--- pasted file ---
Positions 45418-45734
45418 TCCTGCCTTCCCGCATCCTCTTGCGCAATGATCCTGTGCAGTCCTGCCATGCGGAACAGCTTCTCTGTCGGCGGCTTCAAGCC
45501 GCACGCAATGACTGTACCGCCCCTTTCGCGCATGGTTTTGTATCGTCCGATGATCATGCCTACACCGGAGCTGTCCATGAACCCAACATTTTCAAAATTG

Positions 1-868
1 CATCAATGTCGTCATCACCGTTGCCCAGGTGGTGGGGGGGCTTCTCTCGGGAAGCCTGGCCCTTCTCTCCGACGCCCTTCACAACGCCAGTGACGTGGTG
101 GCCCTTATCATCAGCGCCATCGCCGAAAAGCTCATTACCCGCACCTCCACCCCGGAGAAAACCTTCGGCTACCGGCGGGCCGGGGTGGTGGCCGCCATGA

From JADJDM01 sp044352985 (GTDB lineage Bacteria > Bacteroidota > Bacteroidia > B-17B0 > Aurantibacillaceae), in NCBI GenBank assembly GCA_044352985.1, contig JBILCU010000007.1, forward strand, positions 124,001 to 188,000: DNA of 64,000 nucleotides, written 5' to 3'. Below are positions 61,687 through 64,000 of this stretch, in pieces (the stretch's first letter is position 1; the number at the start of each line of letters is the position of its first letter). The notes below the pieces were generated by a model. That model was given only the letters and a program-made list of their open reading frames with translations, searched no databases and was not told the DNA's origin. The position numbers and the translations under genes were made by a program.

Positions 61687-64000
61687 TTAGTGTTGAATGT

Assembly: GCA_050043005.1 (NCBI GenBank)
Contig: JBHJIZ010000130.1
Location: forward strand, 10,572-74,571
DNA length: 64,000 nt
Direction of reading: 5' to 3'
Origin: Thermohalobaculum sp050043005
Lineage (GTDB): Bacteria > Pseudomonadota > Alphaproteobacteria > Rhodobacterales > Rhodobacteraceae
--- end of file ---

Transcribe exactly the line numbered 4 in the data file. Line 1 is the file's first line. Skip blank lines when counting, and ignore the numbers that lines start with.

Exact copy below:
Positions 1-868